The Blind and the beautiful

I am blind. I frequently try to explain it to people but it usually doesn't quite sink in until they get to know me well. That is partially my fault because I am incredibly vain and don't let people see me in my glasses regularly.

How blind am I? I am the blindest person I know. I have been wearing glasses since I was 2 years old. My amazing mother could tell there was something wrong with me because whenever I was given something I apparently brought it up to my face to see. Obviously I could not speak and I am still not sure how a Pediatric Ophthalmologist works but I am grateful that they exist. When I was a child my prescription had to be changed every six months because my myopia is progressive and degenerated very quickly. This, I am told is a freak of nature kind of thing. It is rare, and no one else in my family is as blind as I.

Myopia is corrected with what is called concave lenses, which mean they are slimmer in the middle and wider at the end forming sort of a cup. Like so:

This is pretty common, the problem is that the more advanced the myopia, the thicker the lens. By the time I was in the 6th grade they had gotten so wide that the technicians in the lab had to start filing the edges down so that I could literally be able to wear the glasses. You see, they had gotten so thick that I would be unable to put them on my face because they would be so thick I could not possibly hook them on my ears. Yeah. I want you to imagine what that feels like to an 11 year old.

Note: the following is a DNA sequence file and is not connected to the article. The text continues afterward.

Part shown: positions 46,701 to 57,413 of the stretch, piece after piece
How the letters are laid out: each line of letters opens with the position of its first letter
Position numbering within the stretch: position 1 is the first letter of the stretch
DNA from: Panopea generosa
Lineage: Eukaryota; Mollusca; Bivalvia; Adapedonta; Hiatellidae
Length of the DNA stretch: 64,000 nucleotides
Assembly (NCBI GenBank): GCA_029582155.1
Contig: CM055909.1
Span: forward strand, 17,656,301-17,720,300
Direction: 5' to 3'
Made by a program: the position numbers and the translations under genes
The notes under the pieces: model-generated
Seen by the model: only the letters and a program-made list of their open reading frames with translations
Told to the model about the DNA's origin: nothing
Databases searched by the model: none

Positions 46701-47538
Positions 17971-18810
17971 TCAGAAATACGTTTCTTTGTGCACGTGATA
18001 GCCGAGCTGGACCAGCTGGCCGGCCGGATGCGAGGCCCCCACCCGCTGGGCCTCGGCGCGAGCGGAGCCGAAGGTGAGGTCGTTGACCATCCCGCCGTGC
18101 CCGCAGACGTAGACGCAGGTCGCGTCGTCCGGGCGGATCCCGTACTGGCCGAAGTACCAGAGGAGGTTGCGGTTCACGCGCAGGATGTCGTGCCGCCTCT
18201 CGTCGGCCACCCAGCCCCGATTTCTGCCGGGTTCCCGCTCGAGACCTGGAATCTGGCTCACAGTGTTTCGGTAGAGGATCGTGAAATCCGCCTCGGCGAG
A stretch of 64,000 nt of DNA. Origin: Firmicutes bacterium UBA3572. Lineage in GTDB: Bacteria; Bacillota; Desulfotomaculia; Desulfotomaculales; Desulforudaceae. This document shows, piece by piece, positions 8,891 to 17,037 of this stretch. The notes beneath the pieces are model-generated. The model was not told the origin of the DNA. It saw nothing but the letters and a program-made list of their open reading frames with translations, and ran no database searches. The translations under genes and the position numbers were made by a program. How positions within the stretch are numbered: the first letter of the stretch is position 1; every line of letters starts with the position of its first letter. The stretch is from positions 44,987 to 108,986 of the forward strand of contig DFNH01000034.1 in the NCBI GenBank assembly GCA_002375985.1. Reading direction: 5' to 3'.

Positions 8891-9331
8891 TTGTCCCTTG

So from that point on I not only wore glasses, thick glasses, but they now had these little circles in the center as a result of the filing on the edges. Right at the time I hit puberty. Now every kid with glasses gets teased and bullied, but when your glasses are unique it is just worse. I heard all the ugly ducking stories and heard the "sticks and stones may break my bones" crap from my mom. I was blessed with a wonderful family. My dad told me how beautiful I was every day (even when I knew I was not). My mom talked me through being strong and turning a deaf ear to bullies. I never wanted to show my face without the glasses to anyone back then. I could not see and I knew my eyes turned slightly so I covered my face whenever someone took my glasses off. My big brother Kano would hold my hands away from my face and tell me to never cover it. He would always say "You have a beautiful face-it's just like mine, don't you dare cover it up". My brother Lucho never looked like me but he was the biggest in his class and a year older than me in school. His role was clear: mess with my sis and you answer to me. All things considered I was truly blessed.

Of course I didn't see it then. When I was thirteen and got my first pair of contacts I was in heaven. Even with my lazy eye I was gorgeous. I got my boobs, my hair, no glasses: what else can a girl ask for right? I got a big head, I admit it. The goddez complex started in the 8th grade, what can I say? You must understand, the attention was overwhelming. I had high school seniors checking me out. It was insane. But I was very well grounded in the fact that a lot of the boys who thought I was so hot had once made fun of me. People who never talked to me before were suddenly my friends and I was keeping score. I knew who my friends were, and although words can hurt you they do not break your bones.